I’ve always been fascinated by ruined buildings and abandoned places. When I was 14 I went to the ancient city of Pompeii in Italy, and was blown away. It’s hard to explain why- but it’s something about the life of the place, and the lives of the people who were there, being suddenly cut short. Whether they were killed, driven out, or just moved on, the things they leave behind tell the story of their life at that moment, a snapshot captured and crystallized like a fossil.
Haikyo in Japan are not the same as Pompeii- they’re buildings abandoned in the recent past, not ruins that have been sat mouldering for thousands of years- but they seem to flick the same switches in me that Pompeii did, powerful feelings that rumble up from within, that seem primal, that seem to cut down to something important inside. But what something important? Why this connection? What is the thrill of exploring them? I’ll attempt to answer these questions below.
ONE- I can connect to a past I never knew, learn about it, learn from it, and recognize the similarities between life in the past to life now. People are the same wherever and whenever we go, even if they are different, and seeing fresh evidence for this, that people loved, lived, cried, and died here, that means something. They had different ideas and were coming from different directions to me, but they were essentially the same. That connection breeds nostalgia, but it also breeds a feeling of belonging. These people in this far-away land from the land of my birth are kindred with me- I’m here for them. I don’t believe in ghosts, but if I did I’d compare it to communing with the departed spirits of the place, and feeling welcome.
TWO- See death and resurrection writ large. My feeling about life in the city is that all we ever see are the success stories. We only see the life side of life. And I’m not so glib as to complain about that, but it is unbalanced. To understand life, to live a balanced life, I think it’s necessary to keep one eye trained on the end-point, the finish line, death. In the city, death takes place in the night, and by the day it has been cleaned up. I’m not just talking about death of people here, though of course that applies. I’m more talking about urban decay, failed ideas, failed buildings which encapsulate failed ideas and failed dreams, failed lives. All the things we leave behind as we evolve forwards. These things are mopped up and tidied away in the city. So all we ever see is the bright, the young, the new.Â Especially this is true in a city like Tokyo, where buildings are recycled every 20 years, shrines and torii gates are rebuilt every 80 years, nothing holds its value if it is old, nothing is made in stone, so everything recycles endlessly. Haikyo stand apart from this, to some extent- though eventually they will all be cleaned up too.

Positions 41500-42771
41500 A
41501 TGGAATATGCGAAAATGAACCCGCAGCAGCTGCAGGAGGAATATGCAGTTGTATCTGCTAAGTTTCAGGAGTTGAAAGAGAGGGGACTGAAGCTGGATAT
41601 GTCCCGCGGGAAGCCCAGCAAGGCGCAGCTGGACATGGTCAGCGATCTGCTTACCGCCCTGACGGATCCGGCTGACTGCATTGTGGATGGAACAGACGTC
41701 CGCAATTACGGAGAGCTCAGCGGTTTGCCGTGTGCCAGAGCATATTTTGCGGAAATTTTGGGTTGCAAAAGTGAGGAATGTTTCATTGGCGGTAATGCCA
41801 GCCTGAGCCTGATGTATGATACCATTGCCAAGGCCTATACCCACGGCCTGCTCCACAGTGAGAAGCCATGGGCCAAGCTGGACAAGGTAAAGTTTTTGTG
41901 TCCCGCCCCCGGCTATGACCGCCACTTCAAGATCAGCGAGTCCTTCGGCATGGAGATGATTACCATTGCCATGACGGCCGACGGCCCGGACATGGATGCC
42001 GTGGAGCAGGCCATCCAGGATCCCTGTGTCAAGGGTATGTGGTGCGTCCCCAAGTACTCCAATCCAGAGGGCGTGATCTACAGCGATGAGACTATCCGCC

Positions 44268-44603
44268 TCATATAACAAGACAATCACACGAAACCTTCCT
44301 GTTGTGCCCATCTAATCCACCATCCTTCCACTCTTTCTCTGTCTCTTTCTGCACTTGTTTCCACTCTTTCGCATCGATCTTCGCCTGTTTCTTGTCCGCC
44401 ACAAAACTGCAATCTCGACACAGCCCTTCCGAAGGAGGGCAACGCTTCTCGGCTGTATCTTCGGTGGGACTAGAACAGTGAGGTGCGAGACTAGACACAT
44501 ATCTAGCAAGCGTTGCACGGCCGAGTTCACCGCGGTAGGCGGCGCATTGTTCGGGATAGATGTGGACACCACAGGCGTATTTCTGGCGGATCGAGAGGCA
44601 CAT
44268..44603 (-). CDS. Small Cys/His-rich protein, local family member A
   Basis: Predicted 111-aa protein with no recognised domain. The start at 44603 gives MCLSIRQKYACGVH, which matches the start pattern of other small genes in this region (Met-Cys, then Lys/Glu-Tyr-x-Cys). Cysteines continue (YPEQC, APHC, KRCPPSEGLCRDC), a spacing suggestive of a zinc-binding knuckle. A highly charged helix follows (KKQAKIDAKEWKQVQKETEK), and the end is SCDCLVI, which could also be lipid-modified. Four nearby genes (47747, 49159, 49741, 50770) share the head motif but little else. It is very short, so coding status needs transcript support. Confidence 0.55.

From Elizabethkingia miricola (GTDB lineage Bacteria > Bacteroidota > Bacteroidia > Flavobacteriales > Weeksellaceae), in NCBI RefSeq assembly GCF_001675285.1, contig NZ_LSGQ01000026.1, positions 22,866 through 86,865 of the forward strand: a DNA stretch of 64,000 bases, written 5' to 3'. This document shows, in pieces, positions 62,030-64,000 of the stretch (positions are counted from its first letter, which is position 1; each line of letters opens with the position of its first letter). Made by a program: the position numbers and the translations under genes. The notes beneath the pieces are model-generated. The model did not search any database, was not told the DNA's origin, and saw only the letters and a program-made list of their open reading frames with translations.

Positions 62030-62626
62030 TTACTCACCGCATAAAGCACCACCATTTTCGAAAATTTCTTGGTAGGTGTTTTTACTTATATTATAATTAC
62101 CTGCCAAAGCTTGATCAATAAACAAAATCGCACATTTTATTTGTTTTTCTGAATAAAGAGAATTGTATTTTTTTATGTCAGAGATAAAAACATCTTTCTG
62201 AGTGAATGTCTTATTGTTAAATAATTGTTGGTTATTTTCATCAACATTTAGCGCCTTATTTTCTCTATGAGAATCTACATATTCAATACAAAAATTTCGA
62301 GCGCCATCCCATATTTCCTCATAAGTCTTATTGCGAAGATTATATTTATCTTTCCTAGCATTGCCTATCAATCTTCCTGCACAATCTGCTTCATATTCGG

THREE- Challenge wits and orienteering skills. It’s not always easy to find a haikyo, nor to gain access. Deciding what route to take through a haikyo, which areas are safe and which are not, where the best photographs can be taken from, where I might be sighted from outside, all are challenges that are very satisying to overcome.
FOUR- Challenge bravery and possibly foolhardiness. Going to a haikyo can be dangerous. Sometimes I feel as if going at all is rash and foolhardy. What if I get caught? What if I fall and get injured? I start to think how foolish I’ll feel if there are bad repercussions. I counter these worries with the thought- should I just stay at home in my apartment then? Is it too risky to walk out on the street for fear of a bike smashing into me? Is it too risky to go to Shibuya for fear of being stabbed? Of course- there is a line. I do everything I can to stay on the right side of that line. But when it comes down to it, I lose out if I don’t go. Facing those fears and challenges, doing those things that most people in their right minds would think crazy- that’s necessary for my mental well-being.
FIVE- See the beauty of man’s faded glory, being re-taken by nature’s inexorable tide. I’ve always loved the poem ‘Ozymandias’ by Shelley. Here it is:
I met a traveller from an antique land
Who said: Two vast and trunkless legs of stone
Stand in the desert. Near them on the sand,
Half sunk, a shatter’d visage lies, whose frown
And wrinkled lip and sneer of cold command
Tell that its sculptor well those passions read
Which yet survive, stamp’d on these lifeless things,
The hand that mock’d them and the heart that fed.
And on the pedestal these words appear:
“My name is Ozymandias, king of kings:
Look on my works, ye Mighty, and despair!”
Nothing beside remains: round the decay
Of that colossal wreck, boundless and bare,
The lone and level sands stretch far away.